Date of Conferral
Doctor of Education (Ed.D.)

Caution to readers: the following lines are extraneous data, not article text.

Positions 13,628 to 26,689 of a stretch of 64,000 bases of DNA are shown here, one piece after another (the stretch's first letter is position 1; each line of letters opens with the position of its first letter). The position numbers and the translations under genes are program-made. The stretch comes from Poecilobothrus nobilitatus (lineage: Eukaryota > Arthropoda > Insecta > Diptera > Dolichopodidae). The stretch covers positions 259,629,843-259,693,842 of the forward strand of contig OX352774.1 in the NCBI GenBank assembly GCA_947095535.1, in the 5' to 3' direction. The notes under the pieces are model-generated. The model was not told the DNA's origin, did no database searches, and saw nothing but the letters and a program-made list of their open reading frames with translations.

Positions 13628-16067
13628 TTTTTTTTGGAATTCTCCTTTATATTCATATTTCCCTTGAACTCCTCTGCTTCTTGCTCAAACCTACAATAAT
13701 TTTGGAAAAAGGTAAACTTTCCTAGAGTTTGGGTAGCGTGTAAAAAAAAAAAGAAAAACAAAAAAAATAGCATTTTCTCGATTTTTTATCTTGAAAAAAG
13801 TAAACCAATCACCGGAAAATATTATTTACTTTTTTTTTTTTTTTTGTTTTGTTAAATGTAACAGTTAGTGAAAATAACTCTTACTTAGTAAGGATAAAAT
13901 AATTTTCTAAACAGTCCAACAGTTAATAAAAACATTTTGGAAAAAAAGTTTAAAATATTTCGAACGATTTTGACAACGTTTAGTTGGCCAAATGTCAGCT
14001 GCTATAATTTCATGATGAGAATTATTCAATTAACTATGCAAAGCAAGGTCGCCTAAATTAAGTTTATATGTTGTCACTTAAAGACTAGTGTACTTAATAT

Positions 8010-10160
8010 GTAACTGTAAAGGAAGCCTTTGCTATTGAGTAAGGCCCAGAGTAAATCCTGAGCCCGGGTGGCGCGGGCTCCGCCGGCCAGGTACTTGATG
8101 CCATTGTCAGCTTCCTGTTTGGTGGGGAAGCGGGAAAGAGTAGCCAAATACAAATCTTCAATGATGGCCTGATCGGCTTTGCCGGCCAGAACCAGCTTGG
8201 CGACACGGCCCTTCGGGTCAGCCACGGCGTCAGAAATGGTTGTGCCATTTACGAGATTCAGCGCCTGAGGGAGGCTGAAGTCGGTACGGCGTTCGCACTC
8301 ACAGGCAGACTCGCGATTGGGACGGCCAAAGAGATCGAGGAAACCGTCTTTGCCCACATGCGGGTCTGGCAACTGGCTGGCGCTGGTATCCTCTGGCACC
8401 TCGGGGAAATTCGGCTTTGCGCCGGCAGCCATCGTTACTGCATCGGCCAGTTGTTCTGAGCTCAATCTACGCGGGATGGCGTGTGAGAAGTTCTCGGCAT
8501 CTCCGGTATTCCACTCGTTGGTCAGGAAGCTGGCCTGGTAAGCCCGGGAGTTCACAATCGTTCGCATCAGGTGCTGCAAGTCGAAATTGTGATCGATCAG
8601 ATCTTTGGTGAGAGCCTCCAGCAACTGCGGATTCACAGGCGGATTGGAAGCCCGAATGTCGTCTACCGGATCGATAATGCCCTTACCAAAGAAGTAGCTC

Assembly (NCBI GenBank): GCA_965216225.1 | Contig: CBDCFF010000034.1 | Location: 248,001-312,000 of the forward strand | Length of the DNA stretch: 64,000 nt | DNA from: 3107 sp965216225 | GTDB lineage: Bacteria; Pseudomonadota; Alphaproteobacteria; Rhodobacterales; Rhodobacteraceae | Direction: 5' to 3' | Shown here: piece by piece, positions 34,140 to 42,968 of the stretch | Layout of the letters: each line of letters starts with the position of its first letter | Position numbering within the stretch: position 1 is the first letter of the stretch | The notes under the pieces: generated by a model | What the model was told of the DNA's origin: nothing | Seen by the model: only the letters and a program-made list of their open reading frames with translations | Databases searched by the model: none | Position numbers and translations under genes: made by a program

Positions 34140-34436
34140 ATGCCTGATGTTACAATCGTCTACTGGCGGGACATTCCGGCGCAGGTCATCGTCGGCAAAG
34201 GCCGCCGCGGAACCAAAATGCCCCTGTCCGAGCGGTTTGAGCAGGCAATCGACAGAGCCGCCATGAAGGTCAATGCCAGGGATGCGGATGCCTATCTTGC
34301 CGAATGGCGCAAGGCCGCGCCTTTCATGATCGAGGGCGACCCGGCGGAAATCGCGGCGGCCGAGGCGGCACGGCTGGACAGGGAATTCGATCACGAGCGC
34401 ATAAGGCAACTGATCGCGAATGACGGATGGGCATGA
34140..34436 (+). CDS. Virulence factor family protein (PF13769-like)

Bullying is a widespread problem in American schools. Researchers have suggested a relationship between bullying, school attendance rates, and achievement levels. This study was conducted in a suburban school district in Georgia that identified bullying as a problem in its schools during the 2011-2012 school year. The purpose of this correlational study was to identify potential relationships between the primary predictor variable of bullying and the outcome variables of attendance and achievement as measured by the College and Career Ready Performance Index (CCRPI). Secondary predictor variables suggested by research were socioeconomic status and number of limited English proficiency students. These secondary predictors were used as control variables, offering a clearer look at bullying's relationship with the outcome variables. Patterson's coercive process model was used for explaining the underlying interactions that may illustrate how or why bullying is related to variables such as school attendance and achievement. The research questions focused on whether or not attendance and achievement within district schools are predicted by incidents of bullying. Two separate multiple regression analyses were applied to examine whether the predictors were associated with attendance or achievement in the district's 49 schools. Bullying was not a significant predictor of attendance (p = .75) or achievement (p = .83) in the sample district's schools. Recommendations included further study with variables and sample sizes consistent with prior studies that have found significant relationships. Implications for positive social change include providing the district with recommendations for promoting a positive academic climate built upon positive behavior supports.